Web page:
Quiet Autumn Statement Gives Cause For Optimism

Quiet Autumn Statement Gives Cause For Optimism

IPSE's newest policy team member Adam Waters casts his eye over the Chancellor's Autumn Statement to ask what it means for freelancers and the self-employed

The Summer Budget earlier this year saw significant and worrying proposals regarding IR35 and tightening the rules about claiming travel and subsistence expenses. Since then, the contracting world has been waiting with some trepidation for the Autumn Statement, in which more concrete plans would be laid out. In the meantime IPSE has been in close contact with the Government, sharing robust evidence gathered from our members, to explain how damaging the proposals would be to some of the smallest and most vital businesses in the UK. After all, it is these businesses that supply specialist skills to larger firms and public sector bodies, delivering critical projects and driving the economy.

Encouragingly, the Autumn Statement suggests that the Government has listened to our concerns. IR35 reform has been delayed while the Government rightly takes more time to consider the options. The travel and subsistence plans have been radically simplified from the original proposal. Welcome news indeed, but we are not out of the woods yet. The Government is still looking at IR35 and any future changes will affect tax relief on travel and subsistence.

The Autumn Statement had been widely anticipated to be a massive political and fiscal challenge for the Chancellor. It was expected he would frontload budget savings in order to balance the books by the end of the Parliament, and questions were raised about his commitment to running a £10 billion surplus during the run up to the announcement. Incidentally, October saw public sector net borrowing reach its highest level since the same month in 2009. Mr Osborne also had a new £4.4 billion gap to fill after tax credit cuts were rejected by the Lords. Given that half of public spending – including pensions, health, defence and overseas aid – is currently ringfenced, the Chancellor was left with little room for manoeuvre. Against this backdrop, IPSE feared the worst for contractors who might be seen as an easy target for a Chancellor desperate for revenue.

However, the Chancellor was handed a lifeline by the Office for Budget Responsibility. The independent body forecast a windfall of £27 billion from increased tax receipts and lower interest rates, allowing the Government to avoid a number of politically tricky budget cuts and tax rises.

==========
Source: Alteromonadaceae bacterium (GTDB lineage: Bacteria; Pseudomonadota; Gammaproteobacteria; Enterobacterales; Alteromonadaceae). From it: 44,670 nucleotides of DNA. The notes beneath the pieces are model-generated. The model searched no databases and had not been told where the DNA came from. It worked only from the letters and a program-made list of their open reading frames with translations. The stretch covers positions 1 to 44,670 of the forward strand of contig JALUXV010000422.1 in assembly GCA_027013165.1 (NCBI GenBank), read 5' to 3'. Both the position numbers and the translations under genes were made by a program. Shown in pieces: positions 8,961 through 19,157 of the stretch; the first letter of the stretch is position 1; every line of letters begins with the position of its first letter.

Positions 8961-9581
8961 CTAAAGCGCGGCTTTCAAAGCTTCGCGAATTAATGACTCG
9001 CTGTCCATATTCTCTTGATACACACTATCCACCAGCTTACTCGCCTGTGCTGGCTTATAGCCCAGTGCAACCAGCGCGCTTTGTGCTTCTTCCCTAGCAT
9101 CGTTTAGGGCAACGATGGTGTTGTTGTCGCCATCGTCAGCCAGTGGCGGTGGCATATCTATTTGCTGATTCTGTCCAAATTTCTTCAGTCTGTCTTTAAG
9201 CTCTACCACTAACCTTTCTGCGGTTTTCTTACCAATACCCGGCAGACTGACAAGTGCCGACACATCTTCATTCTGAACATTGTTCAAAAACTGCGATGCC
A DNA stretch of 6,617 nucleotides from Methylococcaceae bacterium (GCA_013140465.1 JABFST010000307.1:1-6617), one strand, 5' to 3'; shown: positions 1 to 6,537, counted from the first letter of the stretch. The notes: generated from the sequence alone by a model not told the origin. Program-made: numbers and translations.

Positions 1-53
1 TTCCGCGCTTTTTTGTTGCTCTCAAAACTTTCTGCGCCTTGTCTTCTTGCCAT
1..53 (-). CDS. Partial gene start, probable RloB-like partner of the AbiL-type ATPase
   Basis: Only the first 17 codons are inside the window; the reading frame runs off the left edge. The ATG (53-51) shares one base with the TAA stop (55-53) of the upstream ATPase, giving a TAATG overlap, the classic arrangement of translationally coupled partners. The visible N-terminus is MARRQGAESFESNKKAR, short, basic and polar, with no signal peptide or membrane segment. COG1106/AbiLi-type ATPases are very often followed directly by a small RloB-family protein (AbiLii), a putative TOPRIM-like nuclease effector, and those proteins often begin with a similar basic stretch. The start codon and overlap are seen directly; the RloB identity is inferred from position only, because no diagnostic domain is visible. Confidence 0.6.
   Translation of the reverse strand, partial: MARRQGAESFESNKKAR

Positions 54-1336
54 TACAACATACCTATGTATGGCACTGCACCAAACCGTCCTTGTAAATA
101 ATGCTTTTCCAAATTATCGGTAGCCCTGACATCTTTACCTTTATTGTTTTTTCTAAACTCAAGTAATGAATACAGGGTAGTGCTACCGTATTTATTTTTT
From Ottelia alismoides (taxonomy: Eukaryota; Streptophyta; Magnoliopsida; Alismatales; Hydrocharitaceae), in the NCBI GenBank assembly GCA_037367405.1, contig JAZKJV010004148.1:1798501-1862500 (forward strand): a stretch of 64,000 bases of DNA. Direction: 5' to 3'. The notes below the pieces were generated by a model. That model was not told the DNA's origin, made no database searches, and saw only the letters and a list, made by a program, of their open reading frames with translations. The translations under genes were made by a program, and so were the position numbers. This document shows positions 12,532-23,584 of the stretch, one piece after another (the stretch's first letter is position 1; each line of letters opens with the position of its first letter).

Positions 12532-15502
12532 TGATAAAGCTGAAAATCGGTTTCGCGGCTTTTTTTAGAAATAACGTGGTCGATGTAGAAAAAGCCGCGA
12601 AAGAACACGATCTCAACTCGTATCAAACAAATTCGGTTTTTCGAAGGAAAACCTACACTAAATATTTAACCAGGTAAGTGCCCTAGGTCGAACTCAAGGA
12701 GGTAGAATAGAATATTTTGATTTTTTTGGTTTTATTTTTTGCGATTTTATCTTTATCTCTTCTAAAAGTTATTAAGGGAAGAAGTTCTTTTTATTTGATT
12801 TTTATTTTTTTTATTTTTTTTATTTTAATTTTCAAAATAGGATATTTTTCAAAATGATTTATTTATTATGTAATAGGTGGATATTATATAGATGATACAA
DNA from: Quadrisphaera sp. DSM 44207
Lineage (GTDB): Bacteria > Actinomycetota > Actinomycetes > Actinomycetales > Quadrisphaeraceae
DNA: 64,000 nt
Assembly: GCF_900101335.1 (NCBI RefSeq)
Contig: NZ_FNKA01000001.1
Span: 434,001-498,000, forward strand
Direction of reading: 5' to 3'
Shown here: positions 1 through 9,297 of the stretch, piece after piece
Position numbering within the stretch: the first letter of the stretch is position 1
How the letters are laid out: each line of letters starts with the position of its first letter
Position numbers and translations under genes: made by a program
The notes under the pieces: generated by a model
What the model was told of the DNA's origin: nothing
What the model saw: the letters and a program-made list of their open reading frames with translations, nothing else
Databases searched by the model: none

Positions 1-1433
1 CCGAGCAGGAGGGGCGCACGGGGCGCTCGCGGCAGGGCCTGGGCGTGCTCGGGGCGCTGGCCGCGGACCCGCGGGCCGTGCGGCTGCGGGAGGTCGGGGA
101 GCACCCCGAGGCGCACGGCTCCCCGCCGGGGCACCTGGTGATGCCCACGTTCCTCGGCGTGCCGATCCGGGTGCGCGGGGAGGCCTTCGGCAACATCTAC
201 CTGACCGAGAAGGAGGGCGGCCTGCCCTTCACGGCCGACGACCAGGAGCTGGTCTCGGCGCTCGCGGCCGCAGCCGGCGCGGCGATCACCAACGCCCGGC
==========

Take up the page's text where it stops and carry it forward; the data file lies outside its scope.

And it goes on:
So what does this mean for IPSE members?

IR35 - Changes Delayed

With a review to ‘increase the effectiveness’ of IR35 announced in the last Budget, IPSE, along with other organisations, was deeply troubled by rumours that after one month, so-called ‘personal service companies’ would be forced onto the client’s payroll after one month. It was also mooted that independent professionals would have to complete an online test after a set period of working with a client. Further suggested changes included shifting IR35 liability from contractors onto clients, which, under current supervision, direction and control guidelines, IPSE made clear could result in UK companies being unable to access to specialist skills on a flexible basis.

With no specific announcement in the Autumn Statement, however, the Government has listened to concerns and decided to reflect on the 160 responses to the IR35 discussion document. This issue has not gone away but it has been delayed, for now at least.

Significantly, the ‘Blue Book’ which is the Autumn Statement’s version of the Budget’s ‘Red Book’, does clearly state that the Government is taking forward the majority of recommendations from the Employment Status Report by the Office of Tax Simplification.

Those recommendations include the development of an online test, similar to the current Employment Status Indicator, and making the result binding. We expect to hear more on this proposal and we will continue to put forward our members’ views and work with Government, including through the IR35 Forum and Digital Services Working Group, to ensure a fair tax system for freelance businesses.

Travel and Subsistence - Plans Dropped, But Worrying Link to IR35